Of all the gamesmanship that prosecutors routinely play, one of the most alarming is to aggressively raise hypertechnical and attenuated procedural obstacles and hurdles that a defendant must overcome in order to get a court to listen to his often meritorious claim that the prosecutor committed misconduct. Indeed, the U.S. Supreme Court has characterized such prosecutorial conduct as "gambling" and "playing the odds" with a defendant's rights, playing "hide and seek" to avoid disclosure of exonerating evidence, and requiring a defendant to engage in "scavenger hunts" to find exonerating evidence of which the prosecutor is secretly aware but has suppressed.Hood's case must be one of the worst examples of prosecutors seeking (and usually, procuring) procedural excuses for tolerating official misconduct, but it's hardly an isolated instance. Later this week the US Supreme Court will hear oral arguments to decide whether there is a "freestanding constitutional right not to be framed," as the Washington Post editorial board put it this morning. Prosecutors in that case say there is not, including the National District Attorneys' Association. (See briefs pro and con on the SCOTUSWiki page.)
Thus, knowing full well that a defendant's claim is legitimate and meritorious, prosecutors regularly argue that the defendant failed to raise his claim earlier, as with Hood, even though the prosecutor well knew that the defendant could not raise the claim because he did not have the information that, brazenly, the prosecutor had suppressed. Some prosecutors have sought to deflect post-conviction claims of innocence by arguing that the defendant pleaded the wrong theory, or failed to use the correct nomenclature to describe the violation. And too many courts have endorsed the prosecutor's arguments. There are limits to this judicial deference. A few terms ago, in Banks v. Dretke, the Supreme Court reversed the U.S. Court of Appeals for the 5th Circuit, which had endorsed another Texas prosecutor's gamesmanship. In a death penalty case, the prosecutor argued that the defendant failed to differentiate sufficiently between his distinct legal claims — in effect, he "didn't say 'Simon Says.' "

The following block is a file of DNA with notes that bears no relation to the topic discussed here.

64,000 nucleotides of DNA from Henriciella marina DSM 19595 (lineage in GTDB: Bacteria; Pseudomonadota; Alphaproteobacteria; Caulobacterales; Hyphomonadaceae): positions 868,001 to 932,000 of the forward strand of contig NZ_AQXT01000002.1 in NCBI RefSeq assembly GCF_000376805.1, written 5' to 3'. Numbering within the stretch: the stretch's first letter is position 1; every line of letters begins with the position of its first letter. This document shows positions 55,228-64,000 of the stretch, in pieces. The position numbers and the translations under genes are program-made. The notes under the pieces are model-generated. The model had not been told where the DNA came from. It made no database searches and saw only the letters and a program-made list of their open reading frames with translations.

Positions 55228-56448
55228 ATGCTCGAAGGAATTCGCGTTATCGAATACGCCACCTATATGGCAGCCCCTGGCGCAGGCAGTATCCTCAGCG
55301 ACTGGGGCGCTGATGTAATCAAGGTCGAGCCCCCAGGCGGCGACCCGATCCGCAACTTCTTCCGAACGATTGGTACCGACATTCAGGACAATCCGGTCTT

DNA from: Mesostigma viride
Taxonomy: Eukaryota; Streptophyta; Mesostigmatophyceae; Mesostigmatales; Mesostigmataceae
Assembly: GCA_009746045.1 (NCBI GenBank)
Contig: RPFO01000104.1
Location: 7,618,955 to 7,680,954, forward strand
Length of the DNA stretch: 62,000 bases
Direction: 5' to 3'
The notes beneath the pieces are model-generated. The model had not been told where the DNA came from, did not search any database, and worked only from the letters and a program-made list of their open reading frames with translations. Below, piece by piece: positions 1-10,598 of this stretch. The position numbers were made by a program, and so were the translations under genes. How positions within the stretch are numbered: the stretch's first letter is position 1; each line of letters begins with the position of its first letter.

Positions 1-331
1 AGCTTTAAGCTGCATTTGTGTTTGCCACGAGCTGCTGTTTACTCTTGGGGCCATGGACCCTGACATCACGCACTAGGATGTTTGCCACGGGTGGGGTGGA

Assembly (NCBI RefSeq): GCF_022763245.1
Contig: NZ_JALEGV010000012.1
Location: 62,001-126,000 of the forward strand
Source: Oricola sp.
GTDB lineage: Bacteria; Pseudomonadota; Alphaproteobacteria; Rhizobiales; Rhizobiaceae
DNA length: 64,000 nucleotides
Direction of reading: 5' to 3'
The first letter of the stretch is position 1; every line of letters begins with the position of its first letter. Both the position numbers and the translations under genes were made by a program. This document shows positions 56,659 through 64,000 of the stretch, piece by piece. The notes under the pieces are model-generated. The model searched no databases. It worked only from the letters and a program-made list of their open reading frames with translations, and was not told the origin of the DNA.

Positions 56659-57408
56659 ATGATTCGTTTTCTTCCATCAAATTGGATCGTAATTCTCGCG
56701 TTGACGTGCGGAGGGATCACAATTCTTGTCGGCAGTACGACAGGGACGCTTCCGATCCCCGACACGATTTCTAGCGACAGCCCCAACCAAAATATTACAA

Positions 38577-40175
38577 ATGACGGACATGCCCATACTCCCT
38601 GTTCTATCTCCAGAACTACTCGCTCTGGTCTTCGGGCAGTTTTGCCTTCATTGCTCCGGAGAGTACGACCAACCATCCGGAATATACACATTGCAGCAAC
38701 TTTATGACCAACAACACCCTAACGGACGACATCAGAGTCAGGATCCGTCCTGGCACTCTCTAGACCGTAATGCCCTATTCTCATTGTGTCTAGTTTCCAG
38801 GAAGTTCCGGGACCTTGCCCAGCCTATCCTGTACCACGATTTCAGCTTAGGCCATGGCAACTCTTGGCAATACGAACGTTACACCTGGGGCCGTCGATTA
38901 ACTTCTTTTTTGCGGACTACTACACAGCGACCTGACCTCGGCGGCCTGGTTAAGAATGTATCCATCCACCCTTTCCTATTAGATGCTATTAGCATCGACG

Procedural gamesmanship by prosecutors is not a new phenomenon. But with the increasing demands by courts for enhanced and much more rigorous pleading requirements — for example, the Supreme Court's decision last term in Ashcroft v. Iqbal — defendants like Charles Hood are going to find the gateway to justice littered with procedural hoops and mazes of sufficient magnitude and complexity that a defendant may be barred from establishing on the merits that a prosecutor engaged in prejudicial misconduct, that a fair trial was denied and that the truth was lost. And some prosecutors, like the prosecutor of Hood, will champion this result as a big victory.
These two cases are thematically linked by prosecutorial attitudes of entitlement and hubris. Where are the voices among elected District Attorneys saying this kind of behavior can't be tolerated? Who really believes that prosecutors needn't be held accountable for framing innocent people, or that prosecutors and judges may have sexual relations during trial so long as they successfully conceal it from the defense until years afterward? How can anyone truly trust the justice system when stakeholders routinely defend such corrupt and abusive practices?